The Role of a SPI 200 Futures Contract

by Leslie McClintock, studioD

One way to get broad exposure to the Australian stock market is through the SPI 200, a stock market index that tracks the fortunes of the largest companies in Australia. This can be an important part of a diversified global stock portfolio. The SPI 200 also has a lively market in futures contracts, as well, explained below.


The SPI 200, or Share Price Futures 200, is the name of a specific type of derivative of a stock market index. An index is a fictional construct that tracks the performance of a group of investments. In the case of the SPI 200, this particular index tracks the price performance of the 200 largest stocks in Australia, as measured by market capitalization. The market name of this index is the ASX 200. Larger stocks have a larger weight in the performance of the index. You cannot invest directly in an index. But many investment companies have built mutual funds by building a portfolio of stocks in an index, weighted by their market capitalization, and sold shares to the public. No one manages these funds. The fund simply buys the companies in the index and does not try to guess which stocks will outperform the market.


A futures contract is a derivative. It is not an investment in a tangible underlying asset. All it is is an agreement to deliver a specific security at a specific price at a predesignated point in time. Someone who is selling an SPI 200 futures contract is agreeing to sell someone a set number of shares in an index fund that tracks the SPI 200 at a specific price at some point in the future.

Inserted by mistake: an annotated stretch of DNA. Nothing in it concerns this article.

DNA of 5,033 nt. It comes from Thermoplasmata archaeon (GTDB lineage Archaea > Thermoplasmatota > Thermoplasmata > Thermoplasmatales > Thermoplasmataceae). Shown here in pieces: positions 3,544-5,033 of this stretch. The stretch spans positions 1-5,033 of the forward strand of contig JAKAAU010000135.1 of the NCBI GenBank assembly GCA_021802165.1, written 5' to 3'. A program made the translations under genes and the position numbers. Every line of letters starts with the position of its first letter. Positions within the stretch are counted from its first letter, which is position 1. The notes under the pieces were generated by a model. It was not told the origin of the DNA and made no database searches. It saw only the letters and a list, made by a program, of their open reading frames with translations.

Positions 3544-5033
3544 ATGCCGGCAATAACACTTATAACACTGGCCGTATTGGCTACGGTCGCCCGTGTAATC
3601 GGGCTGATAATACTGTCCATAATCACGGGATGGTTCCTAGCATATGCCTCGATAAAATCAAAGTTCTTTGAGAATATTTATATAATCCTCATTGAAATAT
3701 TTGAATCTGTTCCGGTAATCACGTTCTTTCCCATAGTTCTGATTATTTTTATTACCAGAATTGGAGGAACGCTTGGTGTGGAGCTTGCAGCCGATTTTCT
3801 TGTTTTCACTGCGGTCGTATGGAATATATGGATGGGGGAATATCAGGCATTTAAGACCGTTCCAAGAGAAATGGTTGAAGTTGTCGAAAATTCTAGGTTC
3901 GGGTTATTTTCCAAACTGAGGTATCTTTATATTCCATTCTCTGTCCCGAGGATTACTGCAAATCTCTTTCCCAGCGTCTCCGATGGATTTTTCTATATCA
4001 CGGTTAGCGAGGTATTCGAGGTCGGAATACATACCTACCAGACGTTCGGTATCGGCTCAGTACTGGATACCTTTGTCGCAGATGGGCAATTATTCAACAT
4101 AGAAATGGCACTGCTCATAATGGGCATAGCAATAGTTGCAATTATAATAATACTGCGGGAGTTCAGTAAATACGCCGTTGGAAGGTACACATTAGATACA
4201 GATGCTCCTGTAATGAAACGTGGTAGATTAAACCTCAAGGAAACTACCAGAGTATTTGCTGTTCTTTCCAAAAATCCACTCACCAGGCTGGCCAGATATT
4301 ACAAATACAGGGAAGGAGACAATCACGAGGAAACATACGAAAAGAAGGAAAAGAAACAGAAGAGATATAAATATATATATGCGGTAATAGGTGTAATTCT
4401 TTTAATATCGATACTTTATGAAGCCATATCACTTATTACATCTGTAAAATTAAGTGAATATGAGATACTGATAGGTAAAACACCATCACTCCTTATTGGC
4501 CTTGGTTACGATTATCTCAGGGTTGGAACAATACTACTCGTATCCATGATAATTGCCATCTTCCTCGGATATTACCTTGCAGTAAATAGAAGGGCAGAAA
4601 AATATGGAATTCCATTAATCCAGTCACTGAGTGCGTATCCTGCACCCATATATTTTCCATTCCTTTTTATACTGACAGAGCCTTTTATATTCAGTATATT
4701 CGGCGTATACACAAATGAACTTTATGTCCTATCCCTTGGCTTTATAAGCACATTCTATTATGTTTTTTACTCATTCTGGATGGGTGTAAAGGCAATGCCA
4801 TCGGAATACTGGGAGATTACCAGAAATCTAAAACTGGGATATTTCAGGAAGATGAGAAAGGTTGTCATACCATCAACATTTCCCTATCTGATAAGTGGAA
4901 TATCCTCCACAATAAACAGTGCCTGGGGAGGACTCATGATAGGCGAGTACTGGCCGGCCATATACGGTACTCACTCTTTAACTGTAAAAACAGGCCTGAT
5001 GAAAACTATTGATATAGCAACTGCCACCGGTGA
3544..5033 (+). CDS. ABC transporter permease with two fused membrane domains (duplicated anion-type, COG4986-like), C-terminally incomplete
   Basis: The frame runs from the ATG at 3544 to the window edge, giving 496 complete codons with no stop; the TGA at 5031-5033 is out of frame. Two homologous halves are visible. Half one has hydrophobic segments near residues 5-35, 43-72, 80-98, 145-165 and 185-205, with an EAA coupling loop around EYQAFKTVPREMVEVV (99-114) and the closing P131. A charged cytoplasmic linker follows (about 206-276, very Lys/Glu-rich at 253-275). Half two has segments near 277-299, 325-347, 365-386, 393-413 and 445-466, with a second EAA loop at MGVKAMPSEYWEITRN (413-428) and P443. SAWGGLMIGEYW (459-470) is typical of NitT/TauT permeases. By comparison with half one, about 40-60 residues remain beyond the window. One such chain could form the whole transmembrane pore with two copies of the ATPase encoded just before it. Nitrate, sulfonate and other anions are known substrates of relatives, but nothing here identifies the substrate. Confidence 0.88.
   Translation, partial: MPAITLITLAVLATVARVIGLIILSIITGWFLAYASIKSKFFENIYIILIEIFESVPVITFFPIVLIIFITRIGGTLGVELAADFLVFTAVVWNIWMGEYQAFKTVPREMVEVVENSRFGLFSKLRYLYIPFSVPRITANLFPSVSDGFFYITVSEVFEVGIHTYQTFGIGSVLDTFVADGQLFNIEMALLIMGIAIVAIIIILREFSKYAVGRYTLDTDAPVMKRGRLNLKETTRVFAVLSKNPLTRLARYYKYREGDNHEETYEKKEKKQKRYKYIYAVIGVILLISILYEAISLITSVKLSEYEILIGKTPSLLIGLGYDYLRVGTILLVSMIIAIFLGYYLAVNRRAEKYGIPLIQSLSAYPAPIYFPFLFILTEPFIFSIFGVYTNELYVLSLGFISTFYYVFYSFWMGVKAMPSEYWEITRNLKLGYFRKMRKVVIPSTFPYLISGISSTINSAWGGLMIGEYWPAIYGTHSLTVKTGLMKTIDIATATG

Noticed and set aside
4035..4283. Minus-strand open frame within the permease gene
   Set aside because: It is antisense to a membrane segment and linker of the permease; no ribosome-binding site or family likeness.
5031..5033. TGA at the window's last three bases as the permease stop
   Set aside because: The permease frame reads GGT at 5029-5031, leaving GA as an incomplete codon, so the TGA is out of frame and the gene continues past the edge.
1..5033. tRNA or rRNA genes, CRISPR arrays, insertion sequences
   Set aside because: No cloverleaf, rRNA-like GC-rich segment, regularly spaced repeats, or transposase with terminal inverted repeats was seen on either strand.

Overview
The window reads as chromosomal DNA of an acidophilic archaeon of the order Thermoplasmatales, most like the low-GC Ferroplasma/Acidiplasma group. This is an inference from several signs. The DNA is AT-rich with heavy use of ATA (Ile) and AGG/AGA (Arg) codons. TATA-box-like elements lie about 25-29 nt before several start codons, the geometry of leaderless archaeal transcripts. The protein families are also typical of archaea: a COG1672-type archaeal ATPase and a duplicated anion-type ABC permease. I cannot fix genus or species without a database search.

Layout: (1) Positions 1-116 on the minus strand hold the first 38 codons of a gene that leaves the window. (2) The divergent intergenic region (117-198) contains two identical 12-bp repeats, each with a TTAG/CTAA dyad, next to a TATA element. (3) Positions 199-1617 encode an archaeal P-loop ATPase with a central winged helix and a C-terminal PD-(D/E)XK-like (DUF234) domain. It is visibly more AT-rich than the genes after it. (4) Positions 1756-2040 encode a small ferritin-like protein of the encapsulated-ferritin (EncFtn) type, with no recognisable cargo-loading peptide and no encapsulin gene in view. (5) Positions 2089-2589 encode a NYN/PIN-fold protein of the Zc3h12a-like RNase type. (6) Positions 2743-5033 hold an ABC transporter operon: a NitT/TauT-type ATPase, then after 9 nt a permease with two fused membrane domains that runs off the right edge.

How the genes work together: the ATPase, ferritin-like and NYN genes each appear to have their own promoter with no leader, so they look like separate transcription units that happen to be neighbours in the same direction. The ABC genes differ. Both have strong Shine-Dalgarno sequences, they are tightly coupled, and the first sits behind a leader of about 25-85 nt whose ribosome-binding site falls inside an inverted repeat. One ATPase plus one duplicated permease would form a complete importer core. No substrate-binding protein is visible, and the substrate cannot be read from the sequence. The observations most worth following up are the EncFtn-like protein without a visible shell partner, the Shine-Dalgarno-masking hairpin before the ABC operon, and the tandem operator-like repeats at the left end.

Purpose of a Futures Contract

Futures contracts have an important role in allowing investors to "hedge" their exposure to a specific investment. Anyone buying or selling a futures contract is hoping to protect themselves against the possibility of a large price swing for a specific amount of time.


In addition to the hedging aspect, some investors seek to profit by speculating in futures, rather than in buying shares of SPI 200 funds themselves. If the SPI 200 moves above the agreed-upon delivery price, the market value of the contract itself will rise -- especially as the delivery date gets closer, since the certainty of payoff increases with time, as well. Investors can purchase a large amount of potential profit for a relatively small amount of capital invested, simply by purchasing a futures contract, rather than the fund itself. However, potential losses are greater, as well.

About the Author

Leslie McClintock has been writing professionally since 2001. She has been published in "Wealth and Retirement Planner," "Senior Market Advisor," "The Annuity Selling Guide," and many other outlets. A licensed life and health insurance agent, McClintock holds a B.A. from the University of Southern California.

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